Entries linking to outsmart
in Old English a common prefix with nouns, adjectives, adverbs, and verbs, "out, outward, outer; forth, away," from out (adv.). The use was even more common in Middle English, and also with the senses "outer, outside, on the outside, from without, external, externally; apart; greatly, extremely; completely, thoroughly, to completion." Other senses of out that extended into the use as a prefix include "beyond the surface or limits; to the utmost degree; to an explicit resolution."
In composition out has either its ordinary adverbial sense, as in outcast, outcome, outlook, etc., or a prepositional force, as in outdoors, or forms transitive verbs denoting a going beyond or surpassing of the object of the verb, in doing the act expressed by the word to which it is prefixed, as in outrun, outshine, outvenom, etc. In the last use especially out may be used with almost any noun or verb. [Century Dictionary]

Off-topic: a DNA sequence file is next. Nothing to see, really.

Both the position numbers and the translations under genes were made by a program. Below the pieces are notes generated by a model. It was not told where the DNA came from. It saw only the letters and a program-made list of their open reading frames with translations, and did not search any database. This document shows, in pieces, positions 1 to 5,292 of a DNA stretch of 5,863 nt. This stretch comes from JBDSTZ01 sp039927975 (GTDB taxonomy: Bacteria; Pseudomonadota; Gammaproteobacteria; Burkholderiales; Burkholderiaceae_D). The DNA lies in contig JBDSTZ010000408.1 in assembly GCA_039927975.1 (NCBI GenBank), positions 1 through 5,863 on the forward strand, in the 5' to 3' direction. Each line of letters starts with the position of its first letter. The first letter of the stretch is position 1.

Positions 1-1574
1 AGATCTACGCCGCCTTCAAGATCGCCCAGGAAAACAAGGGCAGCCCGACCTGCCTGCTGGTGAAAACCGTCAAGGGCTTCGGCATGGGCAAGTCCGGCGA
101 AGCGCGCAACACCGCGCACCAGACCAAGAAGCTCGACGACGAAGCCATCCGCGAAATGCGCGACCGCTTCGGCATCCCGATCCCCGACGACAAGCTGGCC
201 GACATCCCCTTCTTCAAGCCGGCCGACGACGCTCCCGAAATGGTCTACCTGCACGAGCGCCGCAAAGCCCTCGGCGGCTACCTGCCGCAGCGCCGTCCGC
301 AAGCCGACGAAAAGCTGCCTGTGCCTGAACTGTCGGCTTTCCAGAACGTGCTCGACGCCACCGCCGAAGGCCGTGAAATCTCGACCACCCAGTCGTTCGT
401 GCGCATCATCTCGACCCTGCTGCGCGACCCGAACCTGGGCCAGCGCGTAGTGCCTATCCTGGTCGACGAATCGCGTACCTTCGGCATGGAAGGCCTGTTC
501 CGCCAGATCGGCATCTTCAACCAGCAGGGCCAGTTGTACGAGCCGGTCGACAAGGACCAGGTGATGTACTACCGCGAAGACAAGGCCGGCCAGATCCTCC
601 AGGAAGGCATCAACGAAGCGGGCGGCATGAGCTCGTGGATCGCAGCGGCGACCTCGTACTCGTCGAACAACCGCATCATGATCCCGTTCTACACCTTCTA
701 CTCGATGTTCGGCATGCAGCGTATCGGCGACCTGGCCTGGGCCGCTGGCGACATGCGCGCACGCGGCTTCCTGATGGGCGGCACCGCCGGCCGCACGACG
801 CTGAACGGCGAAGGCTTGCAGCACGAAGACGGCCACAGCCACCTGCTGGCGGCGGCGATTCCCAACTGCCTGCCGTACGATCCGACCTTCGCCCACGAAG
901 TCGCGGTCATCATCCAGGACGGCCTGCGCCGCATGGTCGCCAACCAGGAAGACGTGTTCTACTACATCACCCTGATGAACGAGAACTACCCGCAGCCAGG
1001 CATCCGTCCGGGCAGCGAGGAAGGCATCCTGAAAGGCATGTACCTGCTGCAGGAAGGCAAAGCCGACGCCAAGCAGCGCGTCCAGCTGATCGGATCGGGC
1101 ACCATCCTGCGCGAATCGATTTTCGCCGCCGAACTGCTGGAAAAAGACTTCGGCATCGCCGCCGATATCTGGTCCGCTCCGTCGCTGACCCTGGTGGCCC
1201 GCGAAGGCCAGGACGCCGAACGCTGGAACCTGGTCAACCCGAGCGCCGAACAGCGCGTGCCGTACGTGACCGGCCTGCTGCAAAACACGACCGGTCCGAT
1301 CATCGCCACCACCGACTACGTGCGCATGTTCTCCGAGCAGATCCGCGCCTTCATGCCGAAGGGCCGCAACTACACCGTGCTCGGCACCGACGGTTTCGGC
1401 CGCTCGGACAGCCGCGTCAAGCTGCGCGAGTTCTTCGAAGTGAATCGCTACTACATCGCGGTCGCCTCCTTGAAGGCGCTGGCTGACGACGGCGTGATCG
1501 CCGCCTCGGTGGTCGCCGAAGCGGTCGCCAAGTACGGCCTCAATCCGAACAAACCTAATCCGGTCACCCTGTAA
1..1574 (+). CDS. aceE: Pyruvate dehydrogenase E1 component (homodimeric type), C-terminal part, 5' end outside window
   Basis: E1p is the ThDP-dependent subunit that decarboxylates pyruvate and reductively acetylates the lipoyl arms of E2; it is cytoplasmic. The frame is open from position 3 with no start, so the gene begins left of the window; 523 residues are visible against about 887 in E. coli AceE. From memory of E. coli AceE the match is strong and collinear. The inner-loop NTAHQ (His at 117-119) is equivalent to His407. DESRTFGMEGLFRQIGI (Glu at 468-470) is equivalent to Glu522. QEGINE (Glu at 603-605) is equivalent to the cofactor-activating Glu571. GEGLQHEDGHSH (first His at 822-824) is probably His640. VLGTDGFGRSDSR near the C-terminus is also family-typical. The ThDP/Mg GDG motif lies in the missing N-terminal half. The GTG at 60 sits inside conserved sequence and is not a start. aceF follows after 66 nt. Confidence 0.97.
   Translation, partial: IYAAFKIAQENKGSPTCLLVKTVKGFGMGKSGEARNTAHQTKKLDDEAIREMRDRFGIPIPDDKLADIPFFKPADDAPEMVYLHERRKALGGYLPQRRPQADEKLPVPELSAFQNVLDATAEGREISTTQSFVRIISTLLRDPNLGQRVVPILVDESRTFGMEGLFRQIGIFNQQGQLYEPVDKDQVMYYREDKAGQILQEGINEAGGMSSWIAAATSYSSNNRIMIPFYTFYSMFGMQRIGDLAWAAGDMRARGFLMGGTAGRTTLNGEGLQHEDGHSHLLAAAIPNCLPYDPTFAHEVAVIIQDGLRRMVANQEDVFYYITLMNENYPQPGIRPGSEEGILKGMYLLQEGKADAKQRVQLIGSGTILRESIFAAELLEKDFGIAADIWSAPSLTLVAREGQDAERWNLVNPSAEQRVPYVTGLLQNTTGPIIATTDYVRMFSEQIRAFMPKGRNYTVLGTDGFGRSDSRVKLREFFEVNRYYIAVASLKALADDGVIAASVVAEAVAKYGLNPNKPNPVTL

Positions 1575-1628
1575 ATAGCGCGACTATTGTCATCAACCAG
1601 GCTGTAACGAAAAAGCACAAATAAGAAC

Middle English smert, from late Old English smeart, in reference to hits, blows, etc., "stinging; causing a sharp pain," related to smeortan "be painful" (see smart (v.)). The adjective is not represented in the cognate languages.
Of speech or words, "harsh, injurious, unpleasant," c. 1300; thus "pert, impudent; on the impertinent side of witty" (by 1630s). In reference to persons, "quick, active, intelligent, clever," 1620s, perhaps from the notion of "cutting" wit, words, etc., or else "keen in bargaining."
From 1718 in cant as "fashionably elegant;" by 1798 as "trim in attire," "ascending from the kitchen to the drawing-room c. 1880" [Weekley]. For sense evolution, compare sharp (adj.); at one time or another smart also had the extended senses in sharp.
Attested from late 12c. as a surname, earlier as a component in them, including Christiana Smartknave (1279). In reference to devices, the sense of "behaving as though guided by intelligence" is attested by 1972 (smart bomb, also the computing smart terminal). The figurative smart cookie "clever, perceptive person" is from 1948.
updated on October 20, 2019